Similarly, when the impedance plot is trending downwards, as the woofer is from about 30hz to about 100hz, the amplifier thinks it's driving a capacitor. This is also not a good thing: capacitors make their maximum current demands when the signal crosses through ground (0 volts). Again, this causes major amounts of heat to dissipate in the heat sinks and it tends to cause crossover distortion in the power amplifier.

Capacitors are made more effective as the current demands go down, so our crossover is in trouble. Because of the motor inductance raising the woofer impedance, the capacitor in our second order crossover is not operating at it's assigned frequency - it is passing signals above the crossover frequency due to the low current demand.

These effects are so significant that it's impractical to design a reasonable crossover for a real life woofer using only the first or second order circuits. Even though our Watt V crossover was designed to operate at 2,000Hz, the woofer will probably still be active up to 3,000 or perhaps even 4,000Hz, and the tweeter will be active down below 1,000Hz. We need to do something about this problem.

There's a standard fix for these problems. In the case of our Watt V, the Scan Speak woofer resonance is at about 70Hz, and the crossover is located at about 2,000Hz, so we can safely ignore the speaker resonance. However, the voice coil inductance is a dominating factor at the 2,000Hz crossover frequency. We need to turn the speaker into a resistor at these frequencies. We do this with what's called a Zobel circuit. A Zobel circuit is just the first R-C circuit show above, placed in parallel with the speaker.

Calculating Zobel impedance compensation networks

The impedance in the curve above is raising at high frequencies due to the motor coil inductance - as the frequency raises, the motor inductor draws less and less current to do its job. We can't change the coil properties, but we can waste some power so that overall the entire system is drawing a constant amount of current.

To do this, we put a resister in parallel with the driver. This resister is calculated to waste just the right amount of power. Then, we block off this resistor as low frequencies with a capacitor. This capacitor is calculated to start letting current through the resistor at just the right frequency to keep the impedance flat.

The Zobel is designed like this: You measure the woofer's resistance at DC, which is conventionally called Re. Then, you measure the speaker's resistance at the crossover frequency, which I'll call Rc. The voice coil inductance is L = √( Rc² - Re²) / (2πFc). The capacitor in the Zobel circuit has the value L / Re², and the resistor in the Zobel circuit has the same value as Re. The resulting impedance graph for the woofer still has the large hump at resonance, but we've decided to ignore that as insignificant for our crossover. The impedance above resonance is now much flatter. There will still be a slight curve, but now the curve will only vary about 1/2 ohm. We will neglect this slight variance for now, and discuss it later.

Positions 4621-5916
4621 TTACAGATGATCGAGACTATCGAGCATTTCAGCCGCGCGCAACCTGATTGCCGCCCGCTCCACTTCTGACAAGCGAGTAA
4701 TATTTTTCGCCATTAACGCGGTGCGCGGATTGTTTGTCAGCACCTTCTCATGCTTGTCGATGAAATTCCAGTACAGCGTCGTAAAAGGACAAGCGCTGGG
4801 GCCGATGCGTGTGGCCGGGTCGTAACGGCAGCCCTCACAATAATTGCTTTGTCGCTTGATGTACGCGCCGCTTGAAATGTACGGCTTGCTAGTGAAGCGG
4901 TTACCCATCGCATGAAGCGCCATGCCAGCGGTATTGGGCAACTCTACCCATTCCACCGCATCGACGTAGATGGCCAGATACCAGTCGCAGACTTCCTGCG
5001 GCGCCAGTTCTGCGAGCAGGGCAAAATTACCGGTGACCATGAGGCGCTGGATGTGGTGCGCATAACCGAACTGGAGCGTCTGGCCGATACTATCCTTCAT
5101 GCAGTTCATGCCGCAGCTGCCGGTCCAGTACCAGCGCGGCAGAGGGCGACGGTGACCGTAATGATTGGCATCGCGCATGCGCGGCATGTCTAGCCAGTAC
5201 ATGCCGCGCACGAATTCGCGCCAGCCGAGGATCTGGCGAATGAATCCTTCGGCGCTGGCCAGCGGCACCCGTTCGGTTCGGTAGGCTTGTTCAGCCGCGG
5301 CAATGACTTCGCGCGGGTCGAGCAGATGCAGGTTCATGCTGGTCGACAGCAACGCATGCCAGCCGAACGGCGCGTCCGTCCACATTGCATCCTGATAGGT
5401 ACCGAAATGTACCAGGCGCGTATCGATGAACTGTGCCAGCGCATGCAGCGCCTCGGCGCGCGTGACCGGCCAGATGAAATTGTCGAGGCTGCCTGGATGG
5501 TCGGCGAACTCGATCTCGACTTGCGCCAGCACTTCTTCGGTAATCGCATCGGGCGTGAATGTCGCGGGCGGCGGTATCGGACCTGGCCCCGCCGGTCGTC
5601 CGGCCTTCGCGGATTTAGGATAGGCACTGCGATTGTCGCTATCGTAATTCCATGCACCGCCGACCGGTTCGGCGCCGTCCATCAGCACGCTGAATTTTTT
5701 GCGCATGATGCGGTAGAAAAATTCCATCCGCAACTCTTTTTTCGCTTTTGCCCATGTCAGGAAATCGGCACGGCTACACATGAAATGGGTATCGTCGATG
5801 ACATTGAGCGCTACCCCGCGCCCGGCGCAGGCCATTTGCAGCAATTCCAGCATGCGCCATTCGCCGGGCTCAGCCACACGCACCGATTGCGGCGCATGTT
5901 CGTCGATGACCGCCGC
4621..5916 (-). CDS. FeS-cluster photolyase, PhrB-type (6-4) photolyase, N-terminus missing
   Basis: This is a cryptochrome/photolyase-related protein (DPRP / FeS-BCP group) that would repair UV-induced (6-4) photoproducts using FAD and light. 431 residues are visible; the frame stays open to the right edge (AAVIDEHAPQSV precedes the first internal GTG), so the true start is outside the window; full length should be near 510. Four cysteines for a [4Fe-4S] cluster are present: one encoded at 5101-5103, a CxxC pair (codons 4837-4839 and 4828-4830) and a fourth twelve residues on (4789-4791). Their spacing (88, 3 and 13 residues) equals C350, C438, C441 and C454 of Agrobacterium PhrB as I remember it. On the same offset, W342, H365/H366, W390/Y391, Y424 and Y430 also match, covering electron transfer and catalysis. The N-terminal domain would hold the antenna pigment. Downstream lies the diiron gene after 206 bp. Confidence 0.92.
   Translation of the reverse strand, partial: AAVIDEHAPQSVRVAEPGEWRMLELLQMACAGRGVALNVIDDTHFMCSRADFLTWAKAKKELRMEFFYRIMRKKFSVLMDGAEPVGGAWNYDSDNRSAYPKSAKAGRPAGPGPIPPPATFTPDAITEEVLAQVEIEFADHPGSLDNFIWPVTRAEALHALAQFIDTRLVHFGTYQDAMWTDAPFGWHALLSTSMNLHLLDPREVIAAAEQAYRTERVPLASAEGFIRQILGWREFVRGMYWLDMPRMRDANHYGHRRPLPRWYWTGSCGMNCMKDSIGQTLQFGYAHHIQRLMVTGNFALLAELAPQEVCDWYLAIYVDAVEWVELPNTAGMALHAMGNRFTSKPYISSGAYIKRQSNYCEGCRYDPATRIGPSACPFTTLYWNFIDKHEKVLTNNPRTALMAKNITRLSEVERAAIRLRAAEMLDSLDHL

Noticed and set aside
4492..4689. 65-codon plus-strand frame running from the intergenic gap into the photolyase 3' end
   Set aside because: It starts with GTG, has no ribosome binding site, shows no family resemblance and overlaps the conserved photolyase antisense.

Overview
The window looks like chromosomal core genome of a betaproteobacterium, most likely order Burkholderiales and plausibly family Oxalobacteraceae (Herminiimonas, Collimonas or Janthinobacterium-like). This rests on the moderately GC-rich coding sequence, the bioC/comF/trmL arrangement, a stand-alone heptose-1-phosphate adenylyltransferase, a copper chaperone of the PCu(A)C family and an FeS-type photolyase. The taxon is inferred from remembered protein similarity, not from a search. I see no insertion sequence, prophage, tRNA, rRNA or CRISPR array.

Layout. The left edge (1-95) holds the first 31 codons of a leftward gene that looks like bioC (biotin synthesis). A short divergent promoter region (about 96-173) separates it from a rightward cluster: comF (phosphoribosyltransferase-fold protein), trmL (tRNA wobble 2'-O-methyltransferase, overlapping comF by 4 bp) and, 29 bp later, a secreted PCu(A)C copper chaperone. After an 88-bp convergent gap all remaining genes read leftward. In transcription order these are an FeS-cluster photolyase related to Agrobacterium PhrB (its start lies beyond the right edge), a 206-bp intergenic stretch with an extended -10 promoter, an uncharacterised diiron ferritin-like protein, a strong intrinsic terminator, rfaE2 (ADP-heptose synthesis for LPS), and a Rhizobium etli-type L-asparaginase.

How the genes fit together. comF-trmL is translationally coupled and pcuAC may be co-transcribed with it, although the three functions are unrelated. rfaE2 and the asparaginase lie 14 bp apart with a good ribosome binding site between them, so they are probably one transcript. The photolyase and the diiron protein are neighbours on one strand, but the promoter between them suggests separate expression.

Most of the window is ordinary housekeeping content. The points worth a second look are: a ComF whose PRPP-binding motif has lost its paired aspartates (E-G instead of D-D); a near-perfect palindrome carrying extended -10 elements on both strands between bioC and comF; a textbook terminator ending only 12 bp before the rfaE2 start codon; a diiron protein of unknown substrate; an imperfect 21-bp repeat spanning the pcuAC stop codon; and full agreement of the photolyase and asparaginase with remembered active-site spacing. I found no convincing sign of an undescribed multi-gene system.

Woofer with an attached Zobel impedance compensation circuit

Impedance including Zobel compensator

The Scan Speak woofer has a DC resistance of 5.5 ohms, and a voice coil inductance of .1mH, so we need a .0001 / 5.52 = 3.3F capacitor and a 5.5 ohm resistor for the Zobel network. Now, our Watt V woofer crossover looks like this:

Woofer with an attached Zobel impedance compensation circuit

The actual crossover hasn't changed - we've just added the Zobel R-C compensator so that the woofer properly loads the crossover and allows the crossover to function correctly.

Are we done with this Watt V crossover? Well, no. Will it work? It will work better than our first attempt, which we now realize was going to crossover at some strange combination of frequencies - not at all what we had intended. We've fixed the woofer problem, but we still have a couple tweeter problems to deal with.


Previous Page

Next Page



Home
Search
What's New

Copyright © 2002-2019 Mark Lawrence. All rights reserved. Reproduction is strictly prohibited.
Email me, mark@calsci.com, with suggestions, additions, broken links.
Revised Thursday, 15-Aug-2019 09:30:53 CDT

Investing
Motorcycles
Neural Networks
Physics